Before beginning to trade penny stocks you need to spend time educating yourself. After all, you do not invest your money simply for the experience. You invest to make money. There are things that you will need to learn so that you end up making thousands of dollars rather than losing thousands of dollars.
Pick The Right Stock Broker
Now this is fairly simple to do. There are really only two things that you need to keep in mind. The first is that you do not want to use a full service broker. The cost of the commissions will eat into your profit too much. The only reason to ever choose a full service broker is if you plan on relying on the stock picks of a broker. Most full service brokerages do not want their financial consultants suggesting that their clients buy penny stocks. So for all intents they are not the right choice for a penny stock broker.
The second thing that you will want to keep in mind is if you plan on shorting penny shares. There are certain brokerages that are better at obtaining shares to short. Penny stock whizzkid broker is Think or Swim, Interactive Brokers, Sago Trading and Zecco. If you do not plan on short selling companies then any discount brokerage where your commissions are $8 or less would be a good choice.
Practice Diversification at the Start of Trading
I am not a big fan of diversification. I prefer to manage only a few stock picks at a time and watch them closely. With the being said, I would recommend that the beginning penny stock trader practice diversification. Until you have learned to trade and have honed your craft you will not want to put large chunks of your trading capital on an individual trade. Until you have learned to control the emotions of fear and greed you are putting yourself at risk. I would recommend never committing more than 10% of your trading capital to any one trade when you are new to trading. Once you are more comfortable with what you are doing and have shown the ability to cut losers before they become a drag on your account you can consider increasing the amount that you commit to any one trade.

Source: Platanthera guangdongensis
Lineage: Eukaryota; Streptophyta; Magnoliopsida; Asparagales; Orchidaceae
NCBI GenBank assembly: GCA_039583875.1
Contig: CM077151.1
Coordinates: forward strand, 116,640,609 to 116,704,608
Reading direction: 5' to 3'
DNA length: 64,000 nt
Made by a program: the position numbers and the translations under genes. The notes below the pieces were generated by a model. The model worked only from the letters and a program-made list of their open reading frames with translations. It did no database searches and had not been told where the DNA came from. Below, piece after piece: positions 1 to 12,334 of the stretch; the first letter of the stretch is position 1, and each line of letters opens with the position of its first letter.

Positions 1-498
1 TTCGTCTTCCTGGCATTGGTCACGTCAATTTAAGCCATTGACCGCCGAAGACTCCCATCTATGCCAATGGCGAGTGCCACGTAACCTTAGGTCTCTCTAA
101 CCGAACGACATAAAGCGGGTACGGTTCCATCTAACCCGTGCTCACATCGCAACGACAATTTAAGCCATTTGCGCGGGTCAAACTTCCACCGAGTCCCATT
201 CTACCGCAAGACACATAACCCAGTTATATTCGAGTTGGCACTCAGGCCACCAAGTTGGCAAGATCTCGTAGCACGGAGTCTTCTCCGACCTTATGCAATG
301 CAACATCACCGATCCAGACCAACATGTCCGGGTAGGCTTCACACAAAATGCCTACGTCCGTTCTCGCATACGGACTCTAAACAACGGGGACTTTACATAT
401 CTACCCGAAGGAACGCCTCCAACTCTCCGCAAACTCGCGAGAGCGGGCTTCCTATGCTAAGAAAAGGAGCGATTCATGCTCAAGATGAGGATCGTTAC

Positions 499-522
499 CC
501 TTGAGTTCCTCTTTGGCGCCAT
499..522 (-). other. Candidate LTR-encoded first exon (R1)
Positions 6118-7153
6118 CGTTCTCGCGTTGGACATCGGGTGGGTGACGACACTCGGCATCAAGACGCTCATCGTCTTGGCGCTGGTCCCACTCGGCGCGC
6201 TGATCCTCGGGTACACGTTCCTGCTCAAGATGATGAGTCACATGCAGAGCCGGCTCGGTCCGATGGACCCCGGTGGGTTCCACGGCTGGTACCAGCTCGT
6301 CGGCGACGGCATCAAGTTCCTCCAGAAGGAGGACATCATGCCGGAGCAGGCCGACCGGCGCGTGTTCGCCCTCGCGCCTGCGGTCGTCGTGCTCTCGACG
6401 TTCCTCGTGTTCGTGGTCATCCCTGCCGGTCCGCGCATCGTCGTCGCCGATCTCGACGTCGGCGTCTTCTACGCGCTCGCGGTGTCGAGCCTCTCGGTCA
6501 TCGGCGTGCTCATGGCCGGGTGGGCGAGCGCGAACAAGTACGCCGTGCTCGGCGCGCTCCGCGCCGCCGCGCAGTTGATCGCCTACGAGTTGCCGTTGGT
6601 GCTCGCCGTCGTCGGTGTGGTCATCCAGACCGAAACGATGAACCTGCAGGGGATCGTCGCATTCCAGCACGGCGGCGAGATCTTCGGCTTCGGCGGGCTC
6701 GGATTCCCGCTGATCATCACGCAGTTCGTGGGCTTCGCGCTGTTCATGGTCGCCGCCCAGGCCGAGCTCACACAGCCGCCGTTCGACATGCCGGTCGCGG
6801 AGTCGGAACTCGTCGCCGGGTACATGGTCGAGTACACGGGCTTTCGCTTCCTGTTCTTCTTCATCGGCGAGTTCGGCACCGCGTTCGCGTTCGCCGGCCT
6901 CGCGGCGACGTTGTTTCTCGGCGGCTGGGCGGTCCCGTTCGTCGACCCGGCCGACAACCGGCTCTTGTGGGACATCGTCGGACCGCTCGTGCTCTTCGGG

Do Your Own Research
What I really mean here is to not only do your own research but also to make your own trading decisions. Do not lean on stock picking services or newsletters. You have the ability to make your own trading decisions. I make most of my trading decisions based on technical factors. I perform fundamental analysis only to assure myself that I am not stepping into a company that is going to go belly up anytime soon. I am usually not interested in the long term viability of a company. I am a day trader and have a short time horizon. In fact, if you are using a strategy that shorts penny stocks then you might want to attempt to find companies that do have fundamental problems and short them whenever they get a spike in price. Micro cap traders such as Tim Sykes has made a nice living doing this for years.
Adopt a Strategy to Suit Your Style
Most successful traders use a particular strategy that they feel comfortable with. There are some traders that “trade from the gut” but most only lose money that way. If you pressed those that claim to “trade from the gut” you will find that somewhere in their mind is a set of criteria that they are looking for. That, in essence, is their system. You need to know what will cause you to enter a trade. Is it a technical indicator, a breakout, a divergence between indicators, a result of your penny share research, etc. How much profit are you looking for on each trade? Where will you exit the stock if it moves against you? Will you enter full positions or partial positions? How much will you commit to each individual trade? There are many questions to answer. Sit down before beginning and lay out a specific attack plan and then execute it religiously